The IT rules apply to social media brokers, digital news publishers, and streaming services; its provisions are the subject of litigation in several high courts in India.
Rajya Sabha, MP for the Communist Party of India Binoy Viswam on Thursday filed a motion to cancel the rules for information technology (agent liability and code of ethics for digital media), 2021. Desh Deepak Verma, the secretary general of Lok Sabha, said in a Rajya Sabha bulletin that the motion was accepted, which means that he may go to Discussion come. Viswam’s application read:
“This House resolves that the Rules for Information Technology (Guidelines for Intermediaries and Code of Ethics for Digital Media), 2021, issued at Clause (z), (zg) of subsection (2) of Section 87 of the Information Technology Act, 2000, published in the Gazette of India February 25, 2021, Vide Communication No. GSR 139 (E) dated February 25, 2021 and placed on the Chamber’s table on March 25, 2021, be annulled; and
This House recommends Lok Sabha that Lok Sabha agree to this proposal. ”(Links supplied)
Why it matters: Since the IT rules are confronted with legal challenges and setbacks from news organizations and social media companies, the review builds on how they have fundamentally changed the digital regulatory landscape within the framework of subordinate legislative powers. This motion, along with legal challenges, will test the robustness of the Internet regime in India.
MediaNama has asked Viswam for a comment. A publicly listed telephone number of the MP was unavailable at the time of publication of this report. Viswam is a former Minister for Forests and Housing in the Kerala Government. A MP from the Rajya Sabha, P. Rajeeve, applied in 2012 similar movement calls for the above rules on information technology (Guidelines for Intermediaries, 2011) to be repealed. Arun Jaitley, then opposition leader in the House of Lords, this year recommended Rajeeve for the motion, citing Parliament’s responsibility to oversee the subordinate laws. However, this application failed.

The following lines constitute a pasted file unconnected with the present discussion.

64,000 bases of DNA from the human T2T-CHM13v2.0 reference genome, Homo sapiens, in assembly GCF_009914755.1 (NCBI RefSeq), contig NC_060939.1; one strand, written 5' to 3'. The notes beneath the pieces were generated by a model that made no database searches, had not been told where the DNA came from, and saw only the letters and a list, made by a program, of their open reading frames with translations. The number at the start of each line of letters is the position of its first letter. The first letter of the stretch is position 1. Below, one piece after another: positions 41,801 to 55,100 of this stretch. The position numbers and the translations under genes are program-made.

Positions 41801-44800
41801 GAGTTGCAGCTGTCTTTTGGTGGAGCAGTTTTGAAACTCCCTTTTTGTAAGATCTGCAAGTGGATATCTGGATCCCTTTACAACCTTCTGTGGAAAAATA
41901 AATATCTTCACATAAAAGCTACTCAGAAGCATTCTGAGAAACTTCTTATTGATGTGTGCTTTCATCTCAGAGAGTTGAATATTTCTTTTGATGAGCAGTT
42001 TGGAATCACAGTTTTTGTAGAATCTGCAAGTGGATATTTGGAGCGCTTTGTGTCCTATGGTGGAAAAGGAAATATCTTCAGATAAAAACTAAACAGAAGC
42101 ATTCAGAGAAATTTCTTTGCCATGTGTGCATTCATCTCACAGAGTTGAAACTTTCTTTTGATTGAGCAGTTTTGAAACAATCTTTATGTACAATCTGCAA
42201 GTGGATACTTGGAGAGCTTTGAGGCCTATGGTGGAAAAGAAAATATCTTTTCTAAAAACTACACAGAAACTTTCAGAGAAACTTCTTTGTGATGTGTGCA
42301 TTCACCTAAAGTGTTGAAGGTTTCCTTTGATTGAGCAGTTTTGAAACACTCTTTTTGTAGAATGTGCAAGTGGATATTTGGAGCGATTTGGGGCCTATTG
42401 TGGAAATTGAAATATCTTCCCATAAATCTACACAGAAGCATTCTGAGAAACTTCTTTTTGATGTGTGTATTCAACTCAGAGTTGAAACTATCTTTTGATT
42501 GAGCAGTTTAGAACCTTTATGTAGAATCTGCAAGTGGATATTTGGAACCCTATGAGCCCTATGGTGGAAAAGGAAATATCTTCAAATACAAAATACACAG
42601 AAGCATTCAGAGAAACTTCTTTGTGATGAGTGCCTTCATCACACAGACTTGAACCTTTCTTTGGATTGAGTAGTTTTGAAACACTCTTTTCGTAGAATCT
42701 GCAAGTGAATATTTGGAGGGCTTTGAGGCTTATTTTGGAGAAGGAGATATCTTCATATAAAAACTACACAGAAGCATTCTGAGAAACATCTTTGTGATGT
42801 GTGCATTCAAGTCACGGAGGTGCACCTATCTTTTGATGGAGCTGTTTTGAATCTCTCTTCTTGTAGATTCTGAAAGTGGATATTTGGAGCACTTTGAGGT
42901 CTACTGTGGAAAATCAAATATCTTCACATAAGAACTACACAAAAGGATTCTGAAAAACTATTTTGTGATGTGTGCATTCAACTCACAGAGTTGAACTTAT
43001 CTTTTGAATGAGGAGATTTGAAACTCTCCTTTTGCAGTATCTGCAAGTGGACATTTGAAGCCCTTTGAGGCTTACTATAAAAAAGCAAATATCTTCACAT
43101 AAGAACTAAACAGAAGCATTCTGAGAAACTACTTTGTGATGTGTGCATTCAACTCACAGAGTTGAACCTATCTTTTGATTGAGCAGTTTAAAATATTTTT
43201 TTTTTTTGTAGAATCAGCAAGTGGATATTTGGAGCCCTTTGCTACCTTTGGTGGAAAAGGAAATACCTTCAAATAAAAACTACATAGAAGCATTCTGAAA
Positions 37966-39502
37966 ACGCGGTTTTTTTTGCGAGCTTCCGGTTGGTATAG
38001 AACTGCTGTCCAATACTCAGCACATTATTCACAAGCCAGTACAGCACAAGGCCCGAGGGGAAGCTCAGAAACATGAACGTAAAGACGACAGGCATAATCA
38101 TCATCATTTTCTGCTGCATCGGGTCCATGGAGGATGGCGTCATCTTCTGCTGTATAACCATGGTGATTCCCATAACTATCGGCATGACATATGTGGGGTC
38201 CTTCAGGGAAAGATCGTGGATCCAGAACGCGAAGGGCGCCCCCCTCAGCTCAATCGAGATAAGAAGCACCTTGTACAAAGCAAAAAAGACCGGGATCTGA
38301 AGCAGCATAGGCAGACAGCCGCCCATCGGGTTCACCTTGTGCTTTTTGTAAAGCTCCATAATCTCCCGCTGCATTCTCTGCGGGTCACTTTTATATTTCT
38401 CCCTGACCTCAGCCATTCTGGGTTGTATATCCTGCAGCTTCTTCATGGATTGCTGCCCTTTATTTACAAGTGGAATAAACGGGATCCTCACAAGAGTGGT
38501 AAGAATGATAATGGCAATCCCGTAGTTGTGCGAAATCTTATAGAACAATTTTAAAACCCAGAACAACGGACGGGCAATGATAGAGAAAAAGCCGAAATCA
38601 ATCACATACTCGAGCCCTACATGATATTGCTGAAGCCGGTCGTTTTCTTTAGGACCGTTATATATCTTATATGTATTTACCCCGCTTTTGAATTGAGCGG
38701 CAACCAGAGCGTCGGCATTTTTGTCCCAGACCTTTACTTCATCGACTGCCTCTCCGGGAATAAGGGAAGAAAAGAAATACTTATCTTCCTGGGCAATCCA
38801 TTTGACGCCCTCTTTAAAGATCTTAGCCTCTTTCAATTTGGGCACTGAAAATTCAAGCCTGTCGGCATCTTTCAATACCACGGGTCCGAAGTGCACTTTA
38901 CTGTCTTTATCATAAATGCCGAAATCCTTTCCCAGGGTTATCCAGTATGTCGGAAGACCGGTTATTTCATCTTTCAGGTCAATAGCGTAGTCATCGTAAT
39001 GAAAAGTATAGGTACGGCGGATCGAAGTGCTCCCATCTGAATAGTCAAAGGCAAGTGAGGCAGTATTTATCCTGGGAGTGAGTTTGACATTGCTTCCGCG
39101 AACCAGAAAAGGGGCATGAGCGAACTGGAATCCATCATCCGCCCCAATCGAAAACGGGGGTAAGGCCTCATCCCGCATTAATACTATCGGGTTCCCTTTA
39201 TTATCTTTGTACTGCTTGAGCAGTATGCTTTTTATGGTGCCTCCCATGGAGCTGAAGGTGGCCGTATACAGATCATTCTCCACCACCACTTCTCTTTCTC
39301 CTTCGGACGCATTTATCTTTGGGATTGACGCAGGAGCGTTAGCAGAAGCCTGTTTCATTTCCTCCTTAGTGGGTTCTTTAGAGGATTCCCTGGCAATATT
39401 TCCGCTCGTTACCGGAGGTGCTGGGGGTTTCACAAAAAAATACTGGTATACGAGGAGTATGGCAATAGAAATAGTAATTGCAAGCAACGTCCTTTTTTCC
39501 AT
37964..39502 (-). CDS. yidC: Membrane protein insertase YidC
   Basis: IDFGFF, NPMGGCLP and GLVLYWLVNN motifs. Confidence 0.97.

- Matter not in Friday business: The charter motion that Maadhyam, a Twitter processor who follows parliamentary proceedings, said was seldom called, is not im Revised business list for Friday, indicating that the House of Lords of Parliament has yet to record it. “The chances are it will stay buried [the Business Advisory Committee]that it doesn’t prioritize the allotment of time, ”speculated the handle.
Yes, chances are it will stay buried in BAC, which it doesn’t prioritize for alloting time among other issues.
But it is good that MP made this request at the beginning of the session and may come up for discussion towards the end.
– Maadhyam (@_maadhyam_) July 22, 2021
What the rules require and what concerns are there
Requirement: The IT rules require streaming services and digital news publishers to hire complaints officers and undergo a three-step complaint process with the government at the helm. Its provisions have been challenged by several news organizations and journalists, and the government has decided to refer these cases to the Supreme Court from supreme courts across the country.
Social media companies, on the other hand, are required to appoint a complaints officer and respond within 36 hours to block content after receiving an order Section 79 of the IT Act and requires major social media intermediaries (with more than 5 million users) to also appoint a nodal officer who will liaise with law enforcement and government and remove impersonated or sexual content within 24 hours.
To care: News organizations have previously argued in these cases that the rules are burdensome, that they interfere with freedom of expression and, perhaps most importantly, constitute a violation of the subordinate legislation; the rules were announced without parliamentary approval, which was necessary given the far-reaching power and scope of the law, which even the government’s own advisors had initially assessed.
Regardless, WhatsApp has questioned a “traceability” requirement in the rules that they say would break the service’s end-to-end encryption. By requiring traceability, the government sought to track down the originator of harmful messages, as in the case of fake news. The Kerala Supreme Court on July 9th granted the websites of television stations exoneration from any coercive measures taken by the government.